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Thank you, Mélanie [Joly, Minister for Foreign Affairs of Canada]. It is a great pleasure to have this meeting today with Canada. Canada is one of the most reliable partners. We have a Strategic Partnership Agreement that covers almost everything. Canada is pushing us a lot in order to advance on the sanctions and to present a united front against Russia’s invasion of Ukraine.
We are also very much worried about the consequences of this war, all around the world. We are going to face a deep economic crisis, because of the price increases in electricity and food. We have to unite our forces in order to explain to the world that it is not because of our sanctions, it is because of the war itself. Russia is blocking the Ukrainian wheat from going out [of] Ukraine and reaching the markets – we will discuss about it. I am sure we will continue reinforcing our already strong unity and association.
Q. Can you give your view of Hungary’s position right now with regards to your next package of sanctions. Will you be able to win Hungary over?
I would like to stress the importance of the presence of Canada here. We will discuss the sanctions that Canada and the European Union are taking. You know, Mélanie, we are 27 and I need to convince the 27. Among them, they are some who have more problems than others. It is an objective situation that some Member States face more difficulties because they are more dependent, because they are landlocked, because they do not have the possibility of receiving tankers directly. They only have oil through pipelines – coming from Russia. So certainly, we will discuss about it and we will do our best to de-block the situation. I cannot ensure that it is going to happen because the positions are quite strong. But I think that if we understand the particular situation of some Member States and all of us make an effort to present a united front against Russia, we will succeed.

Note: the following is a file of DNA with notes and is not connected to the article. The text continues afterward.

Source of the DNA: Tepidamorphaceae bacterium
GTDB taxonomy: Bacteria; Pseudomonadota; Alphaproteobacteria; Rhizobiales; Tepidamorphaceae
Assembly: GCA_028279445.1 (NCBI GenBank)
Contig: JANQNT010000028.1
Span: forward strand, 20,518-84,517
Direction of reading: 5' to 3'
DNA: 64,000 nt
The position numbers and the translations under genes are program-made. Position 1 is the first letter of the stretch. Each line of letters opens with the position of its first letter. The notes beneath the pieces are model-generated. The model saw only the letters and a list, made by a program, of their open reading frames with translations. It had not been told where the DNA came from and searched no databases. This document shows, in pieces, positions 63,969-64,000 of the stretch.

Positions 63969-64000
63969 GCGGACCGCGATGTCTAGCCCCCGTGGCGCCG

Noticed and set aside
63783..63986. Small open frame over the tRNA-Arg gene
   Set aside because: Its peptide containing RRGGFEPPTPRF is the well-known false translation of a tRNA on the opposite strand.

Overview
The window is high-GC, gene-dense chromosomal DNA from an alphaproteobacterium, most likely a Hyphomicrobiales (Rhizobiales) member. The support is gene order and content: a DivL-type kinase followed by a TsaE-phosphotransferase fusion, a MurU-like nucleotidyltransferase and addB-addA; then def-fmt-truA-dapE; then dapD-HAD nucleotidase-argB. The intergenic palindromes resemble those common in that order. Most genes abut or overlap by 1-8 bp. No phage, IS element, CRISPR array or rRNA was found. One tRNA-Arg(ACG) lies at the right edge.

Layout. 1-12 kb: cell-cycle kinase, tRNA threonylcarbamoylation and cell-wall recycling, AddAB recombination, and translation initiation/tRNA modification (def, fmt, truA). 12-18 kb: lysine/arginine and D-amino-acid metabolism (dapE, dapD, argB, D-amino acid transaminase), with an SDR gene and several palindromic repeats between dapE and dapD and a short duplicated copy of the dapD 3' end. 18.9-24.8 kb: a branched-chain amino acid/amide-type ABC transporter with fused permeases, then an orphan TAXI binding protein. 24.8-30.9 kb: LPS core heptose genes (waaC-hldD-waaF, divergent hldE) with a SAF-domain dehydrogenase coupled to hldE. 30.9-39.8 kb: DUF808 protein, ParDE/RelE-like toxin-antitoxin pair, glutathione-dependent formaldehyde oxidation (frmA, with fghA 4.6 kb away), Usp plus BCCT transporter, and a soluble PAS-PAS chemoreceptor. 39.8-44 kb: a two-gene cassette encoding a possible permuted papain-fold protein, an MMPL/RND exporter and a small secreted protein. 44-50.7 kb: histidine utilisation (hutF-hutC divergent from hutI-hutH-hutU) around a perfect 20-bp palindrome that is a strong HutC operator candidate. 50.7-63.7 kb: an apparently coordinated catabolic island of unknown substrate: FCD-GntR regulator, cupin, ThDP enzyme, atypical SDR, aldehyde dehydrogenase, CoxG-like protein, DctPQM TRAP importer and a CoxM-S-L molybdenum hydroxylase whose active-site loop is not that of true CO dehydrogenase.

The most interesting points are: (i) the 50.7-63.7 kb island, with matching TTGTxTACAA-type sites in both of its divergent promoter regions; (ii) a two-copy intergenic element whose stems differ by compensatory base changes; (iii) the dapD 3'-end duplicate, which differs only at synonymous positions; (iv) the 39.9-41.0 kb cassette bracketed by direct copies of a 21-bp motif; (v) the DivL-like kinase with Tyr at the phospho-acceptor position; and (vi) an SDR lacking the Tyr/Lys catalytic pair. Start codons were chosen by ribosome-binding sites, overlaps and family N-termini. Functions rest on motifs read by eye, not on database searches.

Q. One of your Ministers just said that you were taken hostage by one country concerning the package of sanctions. How will you get out of this situation?
As always, by discussing, trying to understand the reasons of everybody. My role is not to blame anyone, but to try to build consensus.
Q. What about the support for Finland and Sweden, who are about to join NATO? What kind of support can the EU give to those countries?
Let me stress my strong support to Sweden and Finland. Some minutes ago, I had a conversation with the Swedish Minister [for Foreign Affairs, Ann Linde], who was kind enough to call me, to inform that the process has started, that they are going to inform the King, and that there is strong support for this decision inside the Swedish society and the Swedish political spectrum. So, I think the European Union Member States will support this decision, and I hope we could override the opposition of some members of NATO.
And also, not only Canada, today – apart from you, Mélanie – we are receiving the visit of the six Foreign Ministers of the six Western Balkans countries. It is a way of showing how much important the Western Balkans are for us, how much important is the accession process. I had a meeting with them a couple of days ago here in Brussels, and today they will be sitting in the Foreign Affairs Council to discuss with us about the situation in the Western Balkans – very much affected by the economic crisis. And also, we will have a conversation by videoconference with the Foreign Minister of Ukraine, Mr [Dmytro] Kuleba, and you [Mélanie Joly] will be also with us attending this meeting and discussing with him, in order to know what is the latest situation in the ground. The Ukrainians continue resisting very fiercely, and we will continue providing them with arms to resist.
Q. Georgia, Moldova and also Ukraine are waiting for candidate status next month. Do you think that you will have a positive answer for them?
I cannot advance what the [European] Commission’s Opinion will be, but we are working on it much quicker than ever.
Q. What kind of heavy weapons will be financed with the next 500 million euros?
I would not call them heavy weapons. They are ordinary weapons to be used in an attrition war: artillery and armoured tanks. The normal weapons that you use in this kind of war.
Link to the video: https://audiovisual.ec.europa.eu/en/video/I-225350